Location: Wellington waterfront
Brief description: The park:
- has a play area with a slide in the form of a lighthouse, and swings
- has tiered amphitheatre-style seating area for picnics and small outdoor events (if you want to hold an event: Events on the Waterfront)
- hosts the following artworks:
- Albatross sculpture (Tanya Ashken)
- Fruits of the Garden sculpture (Paul Dibble)
- Water Whirler sculpture (Len Lye)
- Sundial (Charles Stone)
Accessibility: The park is flat.
Dogs: Dogs must be kept on a leash, except for the children’s play area where they are not allowed at all.
History: Completed in the late 1980s, Frank Kitts Park was one of the first areas of the waterfront to be developed.
The design of the park was heavily influenced by the annual street car race that ran through the area at that time. The seaside promenade was the start grid for the race and is the reason why the promenade is flanked by a high wall on its city side – to ensure spectator safety.
The park was named after the city’s mayor Sir Francis Joseph Kitts.
Frank Kitts Park playground
A new playground planned for Frank Kitts Park was put on hold in 2019 after construction tenders exceeded the projects $2 million budget. Councillors recently voted to proceed with the project to replace the playground.
Some of the playground equipment is nearing the end of its usable life. The Council is reviewing the playground project to ensure it can be built within an acceptable budget while still allowing for any future development of Frank Kitts Park.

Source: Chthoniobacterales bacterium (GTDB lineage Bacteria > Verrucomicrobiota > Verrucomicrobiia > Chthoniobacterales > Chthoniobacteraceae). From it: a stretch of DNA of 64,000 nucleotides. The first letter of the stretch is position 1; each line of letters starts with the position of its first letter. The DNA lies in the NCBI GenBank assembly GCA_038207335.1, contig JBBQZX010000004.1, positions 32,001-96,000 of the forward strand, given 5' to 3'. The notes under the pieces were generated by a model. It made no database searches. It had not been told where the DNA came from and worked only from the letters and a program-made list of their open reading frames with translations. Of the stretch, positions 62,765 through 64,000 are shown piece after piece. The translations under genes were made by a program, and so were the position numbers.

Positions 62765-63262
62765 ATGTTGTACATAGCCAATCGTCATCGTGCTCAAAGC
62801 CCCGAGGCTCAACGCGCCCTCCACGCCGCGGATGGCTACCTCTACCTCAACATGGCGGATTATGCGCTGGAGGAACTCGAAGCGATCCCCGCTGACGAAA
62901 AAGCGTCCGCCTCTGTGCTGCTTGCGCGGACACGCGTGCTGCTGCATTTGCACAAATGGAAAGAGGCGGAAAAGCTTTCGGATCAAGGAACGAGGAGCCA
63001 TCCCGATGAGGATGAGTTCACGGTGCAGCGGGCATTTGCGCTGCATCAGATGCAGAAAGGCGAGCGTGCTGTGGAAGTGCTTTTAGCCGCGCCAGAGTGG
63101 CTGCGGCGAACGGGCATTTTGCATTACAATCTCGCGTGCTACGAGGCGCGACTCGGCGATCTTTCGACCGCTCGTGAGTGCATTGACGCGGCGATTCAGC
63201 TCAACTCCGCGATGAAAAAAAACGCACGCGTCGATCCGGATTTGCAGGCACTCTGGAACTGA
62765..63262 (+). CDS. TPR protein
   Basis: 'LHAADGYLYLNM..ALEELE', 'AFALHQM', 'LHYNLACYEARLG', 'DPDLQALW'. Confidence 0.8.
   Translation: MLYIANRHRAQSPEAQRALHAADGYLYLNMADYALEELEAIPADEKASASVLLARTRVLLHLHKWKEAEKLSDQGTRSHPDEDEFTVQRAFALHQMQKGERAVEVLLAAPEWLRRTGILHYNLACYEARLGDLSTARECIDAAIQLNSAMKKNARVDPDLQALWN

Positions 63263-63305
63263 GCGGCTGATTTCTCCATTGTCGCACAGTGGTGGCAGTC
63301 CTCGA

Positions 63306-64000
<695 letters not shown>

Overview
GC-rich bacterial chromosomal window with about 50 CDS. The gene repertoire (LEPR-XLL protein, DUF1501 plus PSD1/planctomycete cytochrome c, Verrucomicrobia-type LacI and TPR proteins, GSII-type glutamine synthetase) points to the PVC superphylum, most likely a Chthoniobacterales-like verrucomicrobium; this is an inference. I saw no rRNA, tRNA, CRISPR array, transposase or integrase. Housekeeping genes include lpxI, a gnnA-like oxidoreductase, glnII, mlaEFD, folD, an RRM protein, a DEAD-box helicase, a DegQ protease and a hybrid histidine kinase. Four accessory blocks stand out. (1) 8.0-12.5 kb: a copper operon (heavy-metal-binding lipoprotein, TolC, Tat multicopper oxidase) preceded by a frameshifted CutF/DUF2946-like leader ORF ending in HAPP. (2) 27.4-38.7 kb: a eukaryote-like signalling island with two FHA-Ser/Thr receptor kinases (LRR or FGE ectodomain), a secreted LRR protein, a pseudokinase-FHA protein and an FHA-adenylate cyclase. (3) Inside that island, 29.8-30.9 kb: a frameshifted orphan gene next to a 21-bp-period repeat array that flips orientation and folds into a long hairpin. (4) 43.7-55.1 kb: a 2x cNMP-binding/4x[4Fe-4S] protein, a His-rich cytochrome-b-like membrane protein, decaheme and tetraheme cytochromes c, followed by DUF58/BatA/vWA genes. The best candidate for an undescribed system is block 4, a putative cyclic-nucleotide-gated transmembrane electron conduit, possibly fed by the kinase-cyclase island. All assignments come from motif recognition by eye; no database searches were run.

A new timeline for the playground construction project is yet to be confirmed, however construction work is expected to get underway in the 2021/22 financial year.
Wellington Underground Market and Frank Kitts Car Park
A Detailed Seismic Assessment has identified that the building is earthquake-prone.
The assessment by Holmes Consulting was done as part of the Council’s review into the resilience of its buildings. It identified two significant structural weaknesses in the car park’s roof and issues with the seismic performance of the reclaimed ground under the car park.
Read the detailed seismic assessment report (3.3MB PDF)
The car park building is listed as quake-prone, and the Council is required to remedy the situation by 2034.
The Underground Market was unable to keep operating in the car park after March 14 2020 because it attracts large numbers of shoppers and stallholders.
In July 2021, the contract with Wilson Parking ceased and the car park closed. Council officers are now considering options for the car park building. Options will take into consideration the short and long term plans for the park.
Frank Kitts Park and the retailers operating in small shops on the Whairepo Lagoon and harbour frontages of the car park building remain open.
A report on options and issues relating to redeveloping Frank Kitts Park, including the car park will be prepared for the Mayor and Councillors.